You can’t be hasty. You can’t be careless. Once you plant your seed, it will have to make the best of your choices.
Still, she’d made it a ritual, reading the words of mama’s letter. She’d memorized them, but she read them anyway, forcing her eyes to slow down and follow the letters even as her mind tried to race ahead.
Seeds need warmth, light and water to survive. They grow best in soil that has something to give, but not so rich that the seed doesn’t have to work at making something of itself.
And then, weeks ago, she’d overheard Aunt Ivy in the yard at High Dunes. She was rattling a paper at Daddy, telling him he might could let his own life go straight to hell, but she’d be damned if he would take Damascus with him. Damascus waited to hear her daddy chase Aunt Ivy off. She listened hard, but he didn’t say one word. That silence about scared her worse than anything before, and worse, she felt sick because part of her wanted to go with Aunt Ivy. That’s when she knew she couldn’t wait anymore. If seeds were miracles, her daddy needed one.
She’d put the seeds on a paper plate and dampened them, giving them a head start to sprout. They had started to smell funny. They were peeling in translucent layers, and she’d been worried it had already been too long since the day her mother put them in the envelope and sealed up their secrets. But Damascus hid them on top of the refrigerator to keep warm, sending them all good thoughts. The first green shoots were enough to make her feel like she’d done the impossible.
When the first little sprout appears, it will demand your protection. It will scare you to death, how easy it can be squashed. But when everything seems to work against you, when the world tries to kill your vine and the hungry things come, remember a good fight makes the strongest fruit.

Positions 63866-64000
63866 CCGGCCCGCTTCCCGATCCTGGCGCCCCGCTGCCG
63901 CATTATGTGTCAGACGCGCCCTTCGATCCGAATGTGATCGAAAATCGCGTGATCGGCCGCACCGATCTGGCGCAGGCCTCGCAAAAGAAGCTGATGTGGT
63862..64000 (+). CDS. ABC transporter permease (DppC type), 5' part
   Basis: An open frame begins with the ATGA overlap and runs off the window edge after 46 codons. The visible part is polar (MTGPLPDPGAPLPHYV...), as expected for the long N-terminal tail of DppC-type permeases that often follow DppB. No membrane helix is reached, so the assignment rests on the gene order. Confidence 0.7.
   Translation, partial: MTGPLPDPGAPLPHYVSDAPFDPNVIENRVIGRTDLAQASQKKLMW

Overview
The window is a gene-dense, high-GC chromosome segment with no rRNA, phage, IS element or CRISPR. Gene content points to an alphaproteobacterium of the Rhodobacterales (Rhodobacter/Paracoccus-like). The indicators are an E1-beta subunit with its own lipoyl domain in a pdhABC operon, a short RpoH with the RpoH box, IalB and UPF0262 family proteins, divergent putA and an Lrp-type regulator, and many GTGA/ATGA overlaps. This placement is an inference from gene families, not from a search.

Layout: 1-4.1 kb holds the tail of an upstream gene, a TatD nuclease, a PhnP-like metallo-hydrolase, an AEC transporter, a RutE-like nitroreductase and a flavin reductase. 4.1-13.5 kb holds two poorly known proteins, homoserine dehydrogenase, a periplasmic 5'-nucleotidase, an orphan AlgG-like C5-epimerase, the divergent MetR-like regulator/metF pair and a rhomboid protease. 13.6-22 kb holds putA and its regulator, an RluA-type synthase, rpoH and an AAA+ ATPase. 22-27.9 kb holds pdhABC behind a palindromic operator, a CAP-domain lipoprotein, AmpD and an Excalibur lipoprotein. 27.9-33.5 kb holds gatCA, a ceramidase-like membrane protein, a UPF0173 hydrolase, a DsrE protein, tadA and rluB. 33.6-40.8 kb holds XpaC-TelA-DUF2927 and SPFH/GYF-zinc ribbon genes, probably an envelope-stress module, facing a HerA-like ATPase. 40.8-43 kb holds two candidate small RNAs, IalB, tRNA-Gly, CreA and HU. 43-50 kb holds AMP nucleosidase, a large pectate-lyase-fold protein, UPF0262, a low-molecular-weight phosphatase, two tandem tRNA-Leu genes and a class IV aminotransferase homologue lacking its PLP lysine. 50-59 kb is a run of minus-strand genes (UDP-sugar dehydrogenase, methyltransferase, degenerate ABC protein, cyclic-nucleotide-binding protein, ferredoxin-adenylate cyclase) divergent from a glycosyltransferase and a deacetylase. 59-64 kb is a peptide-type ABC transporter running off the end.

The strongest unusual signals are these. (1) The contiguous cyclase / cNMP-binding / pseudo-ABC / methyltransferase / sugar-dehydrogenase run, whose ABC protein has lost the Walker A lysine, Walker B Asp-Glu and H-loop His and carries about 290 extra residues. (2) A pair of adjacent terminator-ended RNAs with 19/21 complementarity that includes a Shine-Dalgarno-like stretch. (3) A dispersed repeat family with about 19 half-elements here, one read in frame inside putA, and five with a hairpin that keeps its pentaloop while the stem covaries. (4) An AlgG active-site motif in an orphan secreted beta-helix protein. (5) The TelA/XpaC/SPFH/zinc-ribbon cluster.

She remembered the day her mother dug them out of the biggest pumpkin Damascus had ever seen. They had glistened, moist and buttery pale, smelling sweet and new. Her mother had sat these seven aside on an open newspaper. She had chosen these seven seeds from all the others for reasons Damascus could only imagine.
Watch over what you’ve planted. Treasure it and it will grow. And most important of all, don’t be afraid to cut deep and cut loose when things ripen. Don’t be a girl who lets her gifts rot on a tough old vine.
Damascus had already let so many growing seasons pass while the seeds waited for her to be old enough to understand what she had to do. But this spring she’d looked to the moon, a pale sly wink starting to climb into the evening sky. The almanac said it was a new moon, the time to start the seeds. She had searched out a book at the library that said to let them sprout inside peat pots and grow strong before she’d put them in the ground to work things out for themselves on the banks of the Little Damascus. There were so many doubts, things she did not know that might ruin everything.
One she did know, the worst she could never have imagined. Her daddy had rented the farmhouse to a woman, a dancer who’d gone and wrecked her car and herself, and people were talking about what kind of trouble sends a woman like that running down here. So Damascus was listening, and what she heard just about did her in. Nonnie talking witchy ways, looking nervous so her eyes rolled up white in her head while she whispered to Aunt Ivy how she’d seen that woman coming in her dreams. “She gone set up a nest in your house, gone call up those gators from deep, deep with her broken heart. They gone rise up and put the dead to rest.”